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Sleep Med Rev. 2019 Feb;43:60-70. doi: 10.1016/j.smrv.2018.09.007. Epub 2018 Nov 12.

What are the determinants of children's sleep behavior? A systematic review of longitudinal studies.

Author information

1
Amsterdam UMC, Vrije Universiteit Amsterdam, Department of Public and Occupational Health, Amsterdam Public Health Research Institute, Van der Boechorststraat 7, NL-1081 BT, Amsterdam, the Netherlands; Department of Epidemiology & Health Promotion, Section Youth, Municipal Health Service Amsterdam, the Netherlands. Electronic address: l.belmon@vumc.nl.
2
Faculty of Science and Amsterdam Public Health Research Institute, Department of Health Sciences, Vrije Universiteit Amsterdam, the Netherlands. Electronic address: maartje.van.stralen@vu.nl.
3
Department of Epidemiology & Health Promotion, Section Youth, Municipal Health Service Amsterdam, the Netherlands.
4
Amsterdam UMC, Vrije Universiteit Amsterdam, Department of Public and Occupational Health, Amsterdam Public Health Research Institute, Van der Boechorststraat 7, NL-1081 BT, Amsterdam, the Netherlands.

Abstract

To develop evidence-based healthy sleep interventions for children, this review provides insight into the behavioral determinants of sleep behavior. Hence, the objective of this review is to systematically review the longitudinal evidence on determinants of children's sleep behavior. Studies were identified from searches in PubMed, PsycINFO, and Web of Science, until January 2017. Longitudinal studies investigating the association between potential determinants and sleep behavior (duration, quality and timing) in healthy children aged 4-12 years were included. The methodological quality was scored and the results were summarized using a best-evidence synthesis. We followed the PRISMA statement guidelines in order to summarize the evidence accurately and reliably. Twelve of the 45 included studies were rated as 'high quality'. We found strong evidence for child age and moderate evidence for screen time, past sleep behavior, and a difficult temperament as determinant of sleep duration. For determinants of sleep quality, evidence was either insufficient or inconsistent. We found moderate evidence for week schedule as a determinant of sleep timing, with later bed- and wake times in weekends. More high quality studies, which are extensive, collaborative, and multidisciplinary, are needed into the determinants of all dimensions of sleep behavior.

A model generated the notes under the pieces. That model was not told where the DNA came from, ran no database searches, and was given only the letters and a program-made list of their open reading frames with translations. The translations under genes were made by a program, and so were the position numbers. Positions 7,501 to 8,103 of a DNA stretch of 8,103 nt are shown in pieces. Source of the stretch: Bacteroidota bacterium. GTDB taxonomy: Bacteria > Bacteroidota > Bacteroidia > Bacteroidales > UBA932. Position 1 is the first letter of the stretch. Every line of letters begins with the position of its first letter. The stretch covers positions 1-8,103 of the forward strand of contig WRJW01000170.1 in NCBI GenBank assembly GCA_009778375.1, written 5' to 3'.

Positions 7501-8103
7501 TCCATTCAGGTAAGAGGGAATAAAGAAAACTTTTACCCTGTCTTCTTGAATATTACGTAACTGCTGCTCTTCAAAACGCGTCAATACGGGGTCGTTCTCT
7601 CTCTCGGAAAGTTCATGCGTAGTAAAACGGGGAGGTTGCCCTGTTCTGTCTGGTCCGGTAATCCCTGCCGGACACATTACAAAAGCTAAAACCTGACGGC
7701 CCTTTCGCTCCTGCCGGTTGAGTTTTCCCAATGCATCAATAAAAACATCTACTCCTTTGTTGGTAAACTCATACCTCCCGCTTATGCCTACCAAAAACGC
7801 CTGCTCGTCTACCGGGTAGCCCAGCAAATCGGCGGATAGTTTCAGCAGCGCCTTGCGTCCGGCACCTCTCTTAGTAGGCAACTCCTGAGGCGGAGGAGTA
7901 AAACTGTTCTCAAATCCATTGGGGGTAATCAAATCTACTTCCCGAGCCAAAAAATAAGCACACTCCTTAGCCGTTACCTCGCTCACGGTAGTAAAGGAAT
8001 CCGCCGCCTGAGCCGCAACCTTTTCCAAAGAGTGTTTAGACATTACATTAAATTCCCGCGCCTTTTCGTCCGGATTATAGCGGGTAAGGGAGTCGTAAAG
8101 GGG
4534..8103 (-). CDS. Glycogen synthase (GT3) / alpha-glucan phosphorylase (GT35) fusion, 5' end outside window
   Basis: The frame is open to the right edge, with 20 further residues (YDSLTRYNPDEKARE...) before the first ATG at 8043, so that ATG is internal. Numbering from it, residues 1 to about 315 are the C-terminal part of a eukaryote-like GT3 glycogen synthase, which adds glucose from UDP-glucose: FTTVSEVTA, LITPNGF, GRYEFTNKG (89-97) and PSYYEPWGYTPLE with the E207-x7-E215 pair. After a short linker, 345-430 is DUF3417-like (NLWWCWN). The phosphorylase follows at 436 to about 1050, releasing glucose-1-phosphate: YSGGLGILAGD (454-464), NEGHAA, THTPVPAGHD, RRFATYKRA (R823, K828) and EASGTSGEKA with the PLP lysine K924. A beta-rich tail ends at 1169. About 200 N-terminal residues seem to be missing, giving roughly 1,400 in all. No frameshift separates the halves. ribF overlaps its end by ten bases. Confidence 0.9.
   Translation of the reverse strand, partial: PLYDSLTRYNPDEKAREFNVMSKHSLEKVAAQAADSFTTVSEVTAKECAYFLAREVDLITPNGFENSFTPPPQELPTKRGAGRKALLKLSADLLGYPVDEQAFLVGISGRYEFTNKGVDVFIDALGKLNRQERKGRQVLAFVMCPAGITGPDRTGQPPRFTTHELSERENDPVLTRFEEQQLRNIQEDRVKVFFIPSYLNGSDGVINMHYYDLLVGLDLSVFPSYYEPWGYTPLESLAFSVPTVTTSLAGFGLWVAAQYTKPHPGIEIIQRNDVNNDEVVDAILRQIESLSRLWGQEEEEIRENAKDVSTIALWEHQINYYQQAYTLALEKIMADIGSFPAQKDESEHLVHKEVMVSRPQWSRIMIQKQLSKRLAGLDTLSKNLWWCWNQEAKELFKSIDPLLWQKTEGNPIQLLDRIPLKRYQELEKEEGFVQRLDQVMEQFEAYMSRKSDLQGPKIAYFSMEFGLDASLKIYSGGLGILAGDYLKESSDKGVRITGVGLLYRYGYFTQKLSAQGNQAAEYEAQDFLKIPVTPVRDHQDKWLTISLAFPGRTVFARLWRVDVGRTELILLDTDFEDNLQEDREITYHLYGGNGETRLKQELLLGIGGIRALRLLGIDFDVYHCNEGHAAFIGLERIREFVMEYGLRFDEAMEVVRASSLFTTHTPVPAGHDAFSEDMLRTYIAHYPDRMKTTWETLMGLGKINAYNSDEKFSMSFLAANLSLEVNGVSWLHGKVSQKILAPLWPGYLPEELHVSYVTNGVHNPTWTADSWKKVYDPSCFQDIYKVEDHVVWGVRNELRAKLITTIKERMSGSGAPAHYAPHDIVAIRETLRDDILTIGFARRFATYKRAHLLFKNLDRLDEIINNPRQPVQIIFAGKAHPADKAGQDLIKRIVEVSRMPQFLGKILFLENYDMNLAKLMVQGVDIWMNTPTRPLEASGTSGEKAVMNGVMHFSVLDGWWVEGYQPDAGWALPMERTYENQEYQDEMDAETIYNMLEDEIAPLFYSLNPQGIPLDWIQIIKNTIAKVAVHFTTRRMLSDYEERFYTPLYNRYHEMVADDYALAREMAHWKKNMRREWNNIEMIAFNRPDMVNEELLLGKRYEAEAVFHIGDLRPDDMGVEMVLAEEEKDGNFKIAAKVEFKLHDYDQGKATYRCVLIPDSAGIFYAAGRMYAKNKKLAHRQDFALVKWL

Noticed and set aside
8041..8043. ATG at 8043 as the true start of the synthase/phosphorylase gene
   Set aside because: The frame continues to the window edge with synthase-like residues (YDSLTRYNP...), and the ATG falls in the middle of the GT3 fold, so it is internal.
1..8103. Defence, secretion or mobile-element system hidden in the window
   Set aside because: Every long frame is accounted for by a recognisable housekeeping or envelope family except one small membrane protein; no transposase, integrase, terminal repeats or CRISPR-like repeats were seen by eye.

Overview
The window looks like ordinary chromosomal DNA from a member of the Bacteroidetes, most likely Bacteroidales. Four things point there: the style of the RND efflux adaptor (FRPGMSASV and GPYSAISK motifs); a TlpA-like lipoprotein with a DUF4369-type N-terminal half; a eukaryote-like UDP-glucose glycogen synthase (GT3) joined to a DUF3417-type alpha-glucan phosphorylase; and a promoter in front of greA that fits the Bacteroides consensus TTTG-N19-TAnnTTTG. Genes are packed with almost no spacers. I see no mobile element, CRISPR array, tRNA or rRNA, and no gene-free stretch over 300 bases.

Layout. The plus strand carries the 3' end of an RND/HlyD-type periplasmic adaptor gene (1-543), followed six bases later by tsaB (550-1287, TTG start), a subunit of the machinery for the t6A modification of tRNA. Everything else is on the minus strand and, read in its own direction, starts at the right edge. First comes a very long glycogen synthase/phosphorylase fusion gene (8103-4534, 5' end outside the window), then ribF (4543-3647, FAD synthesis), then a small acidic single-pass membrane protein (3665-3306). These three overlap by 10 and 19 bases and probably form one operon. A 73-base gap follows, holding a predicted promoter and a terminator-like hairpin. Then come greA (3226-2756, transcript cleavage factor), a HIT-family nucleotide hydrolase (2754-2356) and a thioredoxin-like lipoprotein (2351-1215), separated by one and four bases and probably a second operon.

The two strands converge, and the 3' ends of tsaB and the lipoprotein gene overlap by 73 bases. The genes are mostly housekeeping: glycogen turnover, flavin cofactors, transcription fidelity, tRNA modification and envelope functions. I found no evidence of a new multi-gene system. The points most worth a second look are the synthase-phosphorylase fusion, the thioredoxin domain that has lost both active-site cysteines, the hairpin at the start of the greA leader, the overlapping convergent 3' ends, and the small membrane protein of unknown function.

KEYWORDS:

Childhood; Children; Correlates; Determinants; Sleep; Sleep duration; Sleep quality; Sleep timing

PMID:
30529431
DOI:
10.1016/j.smrv.2018.09.007
[Indexed for MEDLINE]

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